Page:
6 nutrition tips for runners

What food does your body need to fuel your running training?When you’re training for a race, you need to give your body the fuel it needs.

There’s all sorts of weird and wonderful diet advice out there. From low-carb to high-fat, it can be confusing and contradictory at times.

Follow these 6 golden rules on nutrition to aid training and racing success. 

1. Carbs are king

This advice still stands. Quality carbohydrates are still your fuel of choice. Good sources of carbohydrate are bananas, brown rice, oatmeal, whole-grain bread, whole-wheat pasta, sweet potatoes and isotonic drinks.

Avoid high-sugar convenience foods as they will spike your blood sugar levels.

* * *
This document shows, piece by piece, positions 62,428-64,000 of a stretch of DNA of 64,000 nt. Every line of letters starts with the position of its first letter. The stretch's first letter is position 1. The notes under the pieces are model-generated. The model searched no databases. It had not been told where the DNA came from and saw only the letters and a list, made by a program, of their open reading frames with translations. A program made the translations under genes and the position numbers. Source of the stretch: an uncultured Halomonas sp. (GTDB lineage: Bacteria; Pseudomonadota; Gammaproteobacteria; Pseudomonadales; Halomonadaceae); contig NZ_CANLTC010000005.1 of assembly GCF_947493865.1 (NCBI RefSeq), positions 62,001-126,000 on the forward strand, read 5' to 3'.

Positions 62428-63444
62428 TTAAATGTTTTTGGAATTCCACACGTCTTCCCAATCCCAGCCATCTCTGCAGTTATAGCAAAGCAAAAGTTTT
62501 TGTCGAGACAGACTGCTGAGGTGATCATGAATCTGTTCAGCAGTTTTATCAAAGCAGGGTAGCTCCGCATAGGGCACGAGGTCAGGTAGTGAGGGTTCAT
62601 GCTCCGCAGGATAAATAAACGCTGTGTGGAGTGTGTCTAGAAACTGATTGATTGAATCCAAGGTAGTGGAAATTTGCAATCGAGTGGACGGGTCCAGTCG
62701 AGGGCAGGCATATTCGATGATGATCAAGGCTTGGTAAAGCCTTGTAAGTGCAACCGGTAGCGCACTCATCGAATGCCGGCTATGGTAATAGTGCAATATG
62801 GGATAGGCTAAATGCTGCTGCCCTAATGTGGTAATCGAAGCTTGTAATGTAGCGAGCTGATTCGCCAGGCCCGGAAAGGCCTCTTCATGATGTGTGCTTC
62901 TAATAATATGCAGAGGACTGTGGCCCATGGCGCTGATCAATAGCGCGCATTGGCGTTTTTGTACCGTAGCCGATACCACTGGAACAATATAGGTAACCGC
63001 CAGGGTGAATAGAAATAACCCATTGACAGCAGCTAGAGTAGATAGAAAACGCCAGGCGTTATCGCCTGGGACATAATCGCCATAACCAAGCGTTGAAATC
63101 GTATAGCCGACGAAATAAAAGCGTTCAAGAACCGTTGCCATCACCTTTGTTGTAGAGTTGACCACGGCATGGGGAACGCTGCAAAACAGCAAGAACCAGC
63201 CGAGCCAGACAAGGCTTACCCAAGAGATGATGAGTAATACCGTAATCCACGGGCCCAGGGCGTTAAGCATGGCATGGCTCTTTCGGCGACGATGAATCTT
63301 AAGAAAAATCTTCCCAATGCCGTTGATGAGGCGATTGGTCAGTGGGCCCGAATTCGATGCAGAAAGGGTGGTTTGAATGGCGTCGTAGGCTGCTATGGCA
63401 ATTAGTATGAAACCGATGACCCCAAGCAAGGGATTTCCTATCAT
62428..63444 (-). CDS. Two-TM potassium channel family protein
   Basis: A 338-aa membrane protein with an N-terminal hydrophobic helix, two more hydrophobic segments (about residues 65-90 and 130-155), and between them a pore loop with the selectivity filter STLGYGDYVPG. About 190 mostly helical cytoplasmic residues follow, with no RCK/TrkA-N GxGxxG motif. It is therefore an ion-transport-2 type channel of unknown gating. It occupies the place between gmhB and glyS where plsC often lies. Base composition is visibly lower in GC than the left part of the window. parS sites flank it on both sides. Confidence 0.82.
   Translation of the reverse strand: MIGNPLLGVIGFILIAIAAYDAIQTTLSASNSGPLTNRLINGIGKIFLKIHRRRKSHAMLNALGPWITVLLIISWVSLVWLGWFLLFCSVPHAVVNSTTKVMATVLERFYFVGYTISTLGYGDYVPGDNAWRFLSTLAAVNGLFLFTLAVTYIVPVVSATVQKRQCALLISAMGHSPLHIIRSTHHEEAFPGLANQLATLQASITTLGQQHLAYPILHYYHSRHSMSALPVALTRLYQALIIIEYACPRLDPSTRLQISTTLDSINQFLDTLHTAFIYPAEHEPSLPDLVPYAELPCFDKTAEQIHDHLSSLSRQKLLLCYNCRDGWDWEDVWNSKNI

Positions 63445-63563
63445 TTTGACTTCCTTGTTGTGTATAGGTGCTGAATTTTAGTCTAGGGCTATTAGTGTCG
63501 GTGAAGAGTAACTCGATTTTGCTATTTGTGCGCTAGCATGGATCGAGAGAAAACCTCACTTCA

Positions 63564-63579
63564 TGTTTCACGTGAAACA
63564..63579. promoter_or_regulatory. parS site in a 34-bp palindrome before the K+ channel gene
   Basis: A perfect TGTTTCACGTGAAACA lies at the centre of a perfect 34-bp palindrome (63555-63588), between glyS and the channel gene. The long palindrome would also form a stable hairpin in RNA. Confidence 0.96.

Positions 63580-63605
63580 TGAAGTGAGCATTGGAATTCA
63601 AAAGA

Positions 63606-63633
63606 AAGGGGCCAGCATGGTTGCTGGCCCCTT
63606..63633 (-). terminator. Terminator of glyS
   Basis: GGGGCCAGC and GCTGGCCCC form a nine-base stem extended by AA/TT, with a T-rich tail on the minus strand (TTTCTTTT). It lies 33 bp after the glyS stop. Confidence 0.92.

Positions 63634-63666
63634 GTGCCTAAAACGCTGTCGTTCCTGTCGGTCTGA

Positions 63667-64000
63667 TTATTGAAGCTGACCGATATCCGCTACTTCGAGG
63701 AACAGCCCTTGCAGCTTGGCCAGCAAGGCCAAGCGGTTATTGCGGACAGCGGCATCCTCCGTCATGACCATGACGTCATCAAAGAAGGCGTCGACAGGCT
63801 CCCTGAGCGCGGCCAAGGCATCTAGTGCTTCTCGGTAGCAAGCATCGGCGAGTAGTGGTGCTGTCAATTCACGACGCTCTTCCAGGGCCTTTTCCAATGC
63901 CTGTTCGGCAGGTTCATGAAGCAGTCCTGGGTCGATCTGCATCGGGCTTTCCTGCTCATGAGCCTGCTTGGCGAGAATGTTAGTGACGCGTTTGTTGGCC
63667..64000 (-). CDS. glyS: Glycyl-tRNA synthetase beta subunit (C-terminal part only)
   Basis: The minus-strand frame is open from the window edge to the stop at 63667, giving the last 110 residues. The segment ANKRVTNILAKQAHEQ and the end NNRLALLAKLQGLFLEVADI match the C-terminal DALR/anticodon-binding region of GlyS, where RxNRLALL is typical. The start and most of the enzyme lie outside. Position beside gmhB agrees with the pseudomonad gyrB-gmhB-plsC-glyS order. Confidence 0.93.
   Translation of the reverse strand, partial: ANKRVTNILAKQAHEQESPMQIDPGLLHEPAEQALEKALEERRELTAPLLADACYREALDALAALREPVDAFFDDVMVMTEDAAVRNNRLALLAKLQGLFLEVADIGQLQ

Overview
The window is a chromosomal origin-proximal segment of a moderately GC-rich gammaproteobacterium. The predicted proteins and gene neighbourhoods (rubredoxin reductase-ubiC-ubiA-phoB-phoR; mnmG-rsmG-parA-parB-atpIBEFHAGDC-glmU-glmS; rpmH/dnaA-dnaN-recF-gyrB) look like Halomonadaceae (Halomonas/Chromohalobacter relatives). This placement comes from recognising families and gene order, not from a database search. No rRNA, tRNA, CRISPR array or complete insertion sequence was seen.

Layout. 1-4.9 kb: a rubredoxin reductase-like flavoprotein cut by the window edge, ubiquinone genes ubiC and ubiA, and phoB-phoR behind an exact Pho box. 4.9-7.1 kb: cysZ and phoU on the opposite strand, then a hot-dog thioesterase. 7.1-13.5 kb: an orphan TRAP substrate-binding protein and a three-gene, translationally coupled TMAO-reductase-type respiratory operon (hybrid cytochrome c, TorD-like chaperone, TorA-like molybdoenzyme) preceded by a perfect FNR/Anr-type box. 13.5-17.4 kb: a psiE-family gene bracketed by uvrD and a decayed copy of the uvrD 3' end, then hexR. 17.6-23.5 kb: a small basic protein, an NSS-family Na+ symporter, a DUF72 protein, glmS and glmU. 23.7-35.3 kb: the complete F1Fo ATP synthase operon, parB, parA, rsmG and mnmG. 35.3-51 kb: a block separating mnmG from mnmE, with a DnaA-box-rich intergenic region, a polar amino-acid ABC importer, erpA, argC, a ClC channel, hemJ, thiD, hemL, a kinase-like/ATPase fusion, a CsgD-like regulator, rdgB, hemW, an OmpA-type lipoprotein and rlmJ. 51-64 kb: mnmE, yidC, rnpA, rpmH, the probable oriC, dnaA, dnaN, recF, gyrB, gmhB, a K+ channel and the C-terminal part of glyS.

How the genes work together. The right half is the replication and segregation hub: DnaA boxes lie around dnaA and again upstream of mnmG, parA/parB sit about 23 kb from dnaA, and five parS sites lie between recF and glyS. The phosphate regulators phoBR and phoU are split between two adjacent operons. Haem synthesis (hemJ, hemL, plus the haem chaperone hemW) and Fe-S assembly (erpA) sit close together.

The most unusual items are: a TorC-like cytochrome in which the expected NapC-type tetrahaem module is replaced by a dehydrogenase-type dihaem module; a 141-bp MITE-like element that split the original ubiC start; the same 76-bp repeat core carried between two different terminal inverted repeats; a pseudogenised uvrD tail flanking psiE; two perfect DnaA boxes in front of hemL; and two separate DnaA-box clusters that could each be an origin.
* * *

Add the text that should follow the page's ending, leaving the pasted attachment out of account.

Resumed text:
2. Protein power

Protein helps your muscles recover and adapt to the hard miles you put in during training. Good sources of protein are meat, fish, eggs, cheese, yoghurt, nuts, beans and pulses.

3. Eat your greens

We gain most of our micronutrients from plants. Eating a rainbow of fruit and vegetables over the course of the day will keep you healthy – and away from the biscuit tin!

4. Vitamins are often overhyped

Avoid high doses of multivitamins as they can lower your adaptation to training. The only exception is if you have a cold. If so, vitamin C and zinc will boost your immune system.

5. Fuel appropriately

If it's an easy jog over a couple of miles, keep your food intake light. For long runs, eat more beforehand but leave enough time so you’re not running on an uncomfortable stomach. Experiment during training and find out what works for you.

6. Practice makes perfect

Don't try anything new on race day. Use a practice run to work out your fuelling strategies for racing. Stick to no more than 240kcal from carbohydrates or 2-3 gels per hour. That’s all your body can absorb.